Debunking the cloud's 'noisy neighbor' myth

We're well into deployment of hundreds of applications to the cloud, but the dreaded multitenant performance degradation hasn't happened

We've all heard the complaint: When you move into a public cloud, you experience performance issues caused by others being on the same public cloud, in what's often called the "noisy neighbor" problem.

It seems reasonable to make this claim, given that public clouds are multitenant beasts, so you're sharing resources with other cloud users. That sharing means you're also competing for the same dedicated servers back in the cloud provider's data center, right?

The reality is different, as we can see as more and more applications move into their second and third years of production on public clouds. You simply don't hear of performance problems caused by contention with other cloud tenants. The multitenant factor that scared the hell out of traditional IT shops does not seem to be a real issue.

But why not? Most applications run in virtualized servers when on premises. Other workloads using the same physical resources could have led -- and sometimes did lead -- to performance issues. The public cloud uses the same model, so it should have some of the same performance contention.

However, public clouds let you allocate more machine instances on demand. That elasticity prevents performance degradation because you can quickly address resource contention with the simple invocation of a provisioning API by the admins or, better yet, the applications themselves. That's not so true in the data center, where you can only add servers so fast and such elastic provisioning is not widely established even where excess resources are available.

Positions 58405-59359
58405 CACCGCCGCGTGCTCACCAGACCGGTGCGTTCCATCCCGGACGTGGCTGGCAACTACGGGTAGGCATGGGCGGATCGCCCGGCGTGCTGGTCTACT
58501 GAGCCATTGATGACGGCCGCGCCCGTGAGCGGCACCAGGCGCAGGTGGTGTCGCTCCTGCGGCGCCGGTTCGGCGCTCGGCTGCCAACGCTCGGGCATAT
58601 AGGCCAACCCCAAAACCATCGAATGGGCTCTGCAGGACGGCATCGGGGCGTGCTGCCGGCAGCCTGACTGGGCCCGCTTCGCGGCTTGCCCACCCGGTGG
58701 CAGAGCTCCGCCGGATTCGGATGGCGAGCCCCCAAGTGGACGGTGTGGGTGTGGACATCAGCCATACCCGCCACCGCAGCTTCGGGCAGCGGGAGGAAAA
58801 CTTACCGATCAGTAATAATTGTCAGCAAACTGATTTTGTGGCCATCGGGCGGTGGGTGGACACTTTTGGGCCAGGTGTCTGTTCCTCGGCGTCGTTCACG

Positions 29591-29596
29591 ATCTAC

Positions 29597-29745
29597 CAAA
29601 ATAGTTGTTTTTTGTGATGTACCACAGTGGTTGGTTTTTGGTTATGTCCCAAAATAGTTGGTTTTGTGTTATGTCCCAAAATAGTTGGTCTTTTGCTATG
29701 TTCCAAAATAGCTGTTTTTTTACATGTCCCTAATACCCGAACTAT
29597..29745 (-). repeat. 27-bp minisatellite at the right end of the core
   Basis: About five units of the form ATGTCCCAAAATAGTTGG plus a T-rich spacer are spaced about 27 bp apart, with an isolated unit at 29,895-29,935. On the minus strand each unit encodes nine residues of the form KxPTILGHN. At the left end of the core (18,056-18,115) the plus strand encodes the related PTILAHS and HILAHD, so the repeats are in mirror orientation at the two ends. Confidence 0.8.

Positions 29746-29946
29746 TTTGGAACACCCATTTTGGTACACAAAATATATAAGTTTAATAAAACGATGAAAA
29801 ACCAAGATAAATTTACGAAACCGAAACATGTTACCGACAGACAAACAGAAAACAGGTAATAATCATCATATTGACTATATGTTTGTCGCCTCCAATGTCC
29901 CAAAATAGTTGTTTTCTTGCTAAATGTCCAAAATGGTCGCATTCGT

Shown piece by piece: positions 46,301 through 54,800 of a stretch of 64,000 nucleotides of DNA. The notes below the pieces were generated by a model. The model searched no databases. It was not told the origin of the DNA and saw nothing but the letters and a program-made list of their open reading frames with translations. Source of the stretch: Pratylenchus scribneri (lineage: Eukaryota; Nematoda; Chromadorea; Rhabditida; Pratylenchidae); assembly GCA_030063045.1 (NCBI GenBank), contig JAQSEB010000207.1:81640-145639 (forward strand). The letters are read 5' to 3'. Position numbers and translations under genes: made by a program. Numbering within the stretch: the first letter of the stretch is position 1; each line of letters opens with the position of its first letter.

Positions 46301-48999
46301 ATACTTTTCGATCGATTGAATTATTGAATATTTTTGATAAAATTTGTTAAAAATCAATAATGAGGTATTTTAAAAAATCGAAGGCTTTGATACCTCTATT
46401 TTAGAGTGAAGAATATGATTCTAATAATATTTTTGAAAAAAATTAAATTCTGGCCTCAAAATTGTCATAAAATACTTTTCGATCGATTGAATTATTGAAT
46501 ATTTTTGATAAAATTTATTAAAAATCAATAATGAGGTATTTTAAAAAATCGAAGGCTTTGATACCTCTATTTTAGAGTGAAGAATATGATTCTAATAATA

In fact, what I hear from clients is that their applications run faster on public clouds than they do on traditional systems, virtualized or not.

Of course, applications that are poorly designed, developed, and deployed will perform poorly in the cloud. That's not an issue with the cloud and its multitenancy, but it should be addressed as you migrate applications to the cloud.

Performance and security are often cited as reasons not to move to the public cloud. It's already clear you can do security better in the cloud than in the data center, and now it's clear the same is true with application performance. You no longer have an excuse to avoid migrating to the cloud.

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